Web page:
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Chamomile: More than calming.

Herbal Spotlight: A Look Into Chamomile

                 Tummy Tonic and Anxiety Release from our tea line both have this beautiful herb.  


Chamomile, commonly found in tea, is one of the most versatile herbs spanning over centuries of use. Greek physicians Hippocrates and Dioscorides, Roman physician Galen, and naturalist Pliny the Elder all incorporated chamomile into their practices, and even the Ancient Egyptians were known to have used it in the mummification process. [1]


Today, Chamomile continues to be studied for its wide variety of uses and effects, and should definitely be a staple in your healing repertoire.


Here are some of the benefits of Chamomile, otherwise known as the “earth-apple” according to the ancient Greeks.



The essential oils from chamomile contain several antioxidants, such as:

  • Terpenoids (chamazulene and acetylene)
  • Phenolic compounds and flavonoids (apigenin, quercetin, patuletin, and glucosides) [2]

All of these vital antioxidants help in the battle against disease and aging, promoting optimal health and longevity.


Mental Health

One of the well-known benefits of chamomile is its ability to ease a troubled mind, whether it’s related to stress, anxiety, or depression. For instance, according to research, “Chamomile may provide clinically meaningful antidepressant activity that occurs in addition to its previously observed anxiolytic activity.” [3]
As aromatherapy, the vapors derived from chamomile extract also function as a mild sedative, traveling to the olfactory part of the brain where they help to ease tension and lower the body’s response to stress. [4]



Speaking of sedatives, it’s not exactly an easy feat being able to get a full night’s rest if you’re caught in the coils of stress. As it turns out, the flavonoid apigenin found in chamomile binds to benzodiazepine receptors in the brain, helping to promote sleep. [5]

In animal studies, low doses of chamomile have been shown to relieve anxiety, with high doses helping with sleep. [6]



Next to relieving stress, chamomile is also attributed to its effects towards digestion. It’s essential oils contain anodyne compounds, which are both anti-spasmodic and carminative. In other words, it helps to relieve a whole host of gastrointestinal complaints, including constipation and diarrhea, intestinal spasms and stomach pains, nausea, heartburn, and vomiting. When used as an ingredient in ointments Chamomile may also improve hemorrhoids. [7] Not only that, there are studies in preclinical models that suggest Chamomile inhibits H. Pylori (a common bacterial overgrowth linked to stomach cancer and ulcers) and reduces muscle spasms associated with various inflammatory disorders in the GI-tract. [8]

Chamomile is also an excellent herb for supporting the gut-brain connection due to its mind-relaxing properties, supporting the parasympathetic nervous system (“rest and digest”)/ Vagus Nerve which in large part impacts the way we process our food. [8]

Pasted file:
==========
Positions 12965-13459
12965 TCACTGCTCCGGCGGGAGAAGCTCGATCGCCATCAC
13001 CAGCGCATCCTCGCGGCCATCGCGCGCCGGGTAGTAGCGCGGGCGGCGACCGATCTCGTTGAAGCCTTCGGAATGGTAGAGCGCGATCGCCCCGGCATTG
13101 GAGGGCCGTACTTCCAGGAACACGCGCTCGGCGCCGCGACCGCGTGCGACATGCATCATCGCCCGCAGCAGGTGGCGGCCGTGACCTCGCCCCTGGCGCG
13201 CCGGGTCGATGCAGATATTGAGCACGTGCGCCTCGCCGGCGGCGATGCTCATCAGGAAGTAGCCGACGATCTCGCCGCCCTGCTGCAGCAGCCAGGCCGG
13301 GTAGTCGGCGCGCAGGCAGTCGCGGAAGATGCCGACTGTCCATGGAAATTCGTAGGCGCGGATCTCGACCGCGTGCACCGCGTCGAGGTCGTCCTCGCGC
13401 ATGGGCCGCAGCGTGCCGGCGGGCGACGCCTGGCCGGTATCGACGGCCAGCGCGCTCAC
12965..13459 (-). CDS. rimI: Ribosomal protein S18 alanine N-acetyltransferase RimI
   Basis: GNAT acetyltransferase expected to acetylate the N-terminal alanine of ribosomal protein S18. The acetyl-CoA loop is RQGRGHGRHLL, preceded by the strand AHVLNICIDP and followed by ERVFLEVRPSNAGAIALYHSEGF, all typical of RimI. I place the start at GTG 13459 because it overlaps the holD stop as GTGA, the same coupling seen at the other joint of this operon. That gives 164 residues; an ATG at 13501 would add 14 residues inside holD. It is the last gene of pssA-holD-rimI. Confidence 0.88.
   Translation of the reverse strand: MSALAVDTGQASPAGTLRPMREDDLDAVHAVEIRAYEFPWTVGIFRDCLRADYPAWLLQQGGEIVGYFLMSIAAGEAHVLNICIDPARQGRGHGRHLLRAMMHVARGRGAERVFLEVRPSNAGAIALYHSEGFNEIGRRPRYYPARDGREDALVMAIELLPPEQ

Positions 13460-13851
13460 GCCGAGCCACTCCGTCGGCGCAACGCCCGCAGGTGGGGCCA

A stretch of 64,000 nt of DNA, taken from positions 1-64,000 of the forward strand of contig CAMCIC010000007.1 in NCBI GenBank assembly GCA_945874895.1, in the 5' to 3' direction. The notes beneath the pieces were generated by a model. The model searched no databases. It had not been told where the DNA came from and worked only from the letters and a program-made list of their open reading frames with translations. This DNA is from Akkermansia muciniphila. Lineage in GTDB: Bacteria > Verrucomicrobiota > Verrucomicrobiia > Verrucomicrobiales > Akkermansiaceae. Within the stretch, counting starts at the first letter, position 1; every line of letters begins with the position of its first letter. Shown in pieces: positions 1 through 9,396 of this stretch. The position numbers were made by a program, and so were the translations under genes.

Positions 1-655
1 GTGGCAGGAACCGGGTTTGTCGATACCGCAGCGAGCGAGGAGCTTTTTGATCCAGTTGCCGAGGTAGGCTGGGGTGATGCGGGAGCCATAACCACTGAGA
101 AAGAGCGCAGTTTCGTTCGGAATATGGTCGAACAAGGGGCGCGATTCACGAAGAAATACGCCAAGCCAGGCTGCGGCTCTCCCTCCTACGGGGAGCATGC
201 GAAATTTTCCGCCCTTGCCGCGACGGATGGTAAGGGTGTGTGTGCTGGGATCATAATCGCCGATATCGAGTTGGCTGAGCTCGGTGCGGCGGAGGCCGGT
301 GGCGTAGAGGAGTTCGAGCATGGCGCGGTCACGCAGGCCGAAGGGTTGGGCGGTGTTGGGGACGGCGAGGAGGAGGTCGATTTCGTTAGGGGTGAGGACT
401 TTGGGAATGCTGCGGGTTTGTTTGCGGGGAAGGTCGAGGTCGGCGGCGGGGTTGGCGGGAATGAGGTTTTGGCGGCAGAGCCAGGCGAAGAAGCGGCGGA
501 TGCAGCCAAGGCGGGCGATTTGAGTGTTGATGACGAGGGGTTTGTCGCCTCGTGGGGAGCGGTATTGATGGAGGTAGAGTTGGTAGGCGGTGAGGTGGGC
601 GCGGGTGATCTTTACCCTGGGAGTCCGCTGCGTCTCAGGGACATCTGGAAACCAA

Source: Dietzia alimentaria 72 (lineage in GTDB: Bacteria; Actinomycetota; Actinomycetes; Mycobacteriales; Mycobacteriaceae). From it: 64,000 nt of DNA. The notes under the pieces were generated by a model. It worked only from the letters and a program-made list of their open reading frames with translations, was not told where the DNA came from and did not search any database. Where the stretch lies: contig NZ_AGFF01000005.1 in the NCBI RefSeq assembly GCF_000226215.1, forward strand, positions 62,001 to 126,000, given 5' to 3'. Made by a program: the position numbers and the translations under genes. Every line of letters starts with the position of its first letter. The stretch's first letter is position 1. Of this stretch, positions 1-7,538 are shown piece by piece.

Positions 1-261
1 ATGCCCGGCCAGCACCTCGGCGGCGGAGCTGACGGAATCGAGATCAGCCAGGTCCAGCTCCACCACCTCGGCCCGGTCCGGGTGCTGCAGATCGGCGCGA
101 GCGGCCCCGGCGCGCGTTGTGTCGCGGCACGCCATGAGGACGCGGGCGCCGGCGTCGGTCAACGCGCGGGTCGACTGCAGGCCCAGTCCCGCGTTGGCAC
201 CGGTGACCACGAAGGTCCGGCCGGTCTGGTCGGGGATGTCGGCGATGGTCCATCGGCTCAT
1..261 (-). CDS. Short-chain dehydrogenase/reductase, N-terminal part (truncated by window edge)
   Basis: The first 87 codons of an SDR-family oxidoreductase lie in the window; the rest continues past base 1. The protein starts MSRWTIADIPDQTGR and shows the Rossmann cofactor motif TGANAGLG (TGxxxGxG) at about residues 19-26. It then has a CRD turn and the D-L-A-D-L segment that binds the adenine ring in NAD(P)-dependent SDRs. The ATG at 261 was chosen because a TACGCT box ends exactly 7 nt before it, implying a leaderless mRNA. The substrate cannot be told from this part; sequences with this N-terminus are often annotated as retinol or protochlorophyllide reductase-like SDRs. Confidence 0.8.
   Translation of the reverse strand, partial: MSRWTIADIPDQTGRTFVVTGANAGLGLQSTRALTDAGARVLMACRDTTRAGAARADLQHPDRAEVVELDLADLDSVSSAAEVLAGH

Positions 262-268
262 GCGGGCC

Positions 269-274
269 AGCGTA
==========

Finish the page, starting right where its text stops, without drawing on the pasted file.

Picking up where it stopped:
The holiday season is upon us, as well as the foreboding cloud of colds and flu. While even the healthiest of warriors are susceptible to the annual sniffles, it doesn’t hurt to keep one’s defenses as strong as possible. One of the easiest measures one can take is to simply brew up a nice mug of tea. In a 2005 study, people who drank five cups of chamomile on a daily basis for two weeks showed signs of a stronger immune system. [9]

However, if you do find yourself dealing with an infection, no need to threat. Try inhaling chamomile steam to break up the congestion, or gargling either chamomile tea or extract to lower the inflammation of mucous membranes within the mouth and throat. [10]


Skin Health

The stress-lowering effects of chamomile aren’t only limited to our internal health, but to our external health as well. If it’s a diaper rash or bout of eczema, chamomile has you covered. Chamomile is so effective at relieving swelling, inflammation, and irritation that it’s caught the eyes of the German Governmental Organization (Commission E), which has approved its topical use on the skin to reduce swelling and fight bacteria, as well as internal use for reducing stomach cramps. [11] Chamomile is a pivotal ingredient in the German-made herbal formulation known as Iberogast, which has been used and studied for its treatment towards a variety of digestive disorders, including IBS (Irritable Bowel Syndrome). [12] That’s another score for Mother Nature, but heads up, it’s coming back for more! Research has shown chamomile to be up 60% as effective as 0.25% of hydrocortisone cream, proving the power of plants! [13] If you’re dealing with anything related to inflammation or upset towards your skin, keep an eye out for chamomile as an ingredient in whatever cream or serum you choose to buy.


Whenever you need to calm things down, whether it’s down in your gut, up in your head, and out on your skin, look no further than chamomile to see you through.
The only precautions that should be taken in regards to chamomile are related to those with allergies to ragweed (and its relatives), pregnant women (as chamomile is a mild uterine stimulant), and patients taking blood thinners (due to chamomile being an anticoagulant; may possibly interfere with medication). [14]

Otherwise, this herb is anything but harmful, and should be treated as yet another healing gift from nature.

Now if you’ll excuse me, I have a cup of tea to make.



[5] Avallone R, Zanoli P, Corsi L, Cannazza G, Baraldi M. Benzodiazepine compounds and GABA in flower heads of matricaria chamomilla. Phytotherapy Res. 1996;10:177–179.)
[10] Saller R, Beschomer M, Hellenbrecht D. Dose dependency of symptomatic relief of complaints by chamomile steam inhalation in patients with common cold. Eur J Pharmacol. 1990;183:728–729.)

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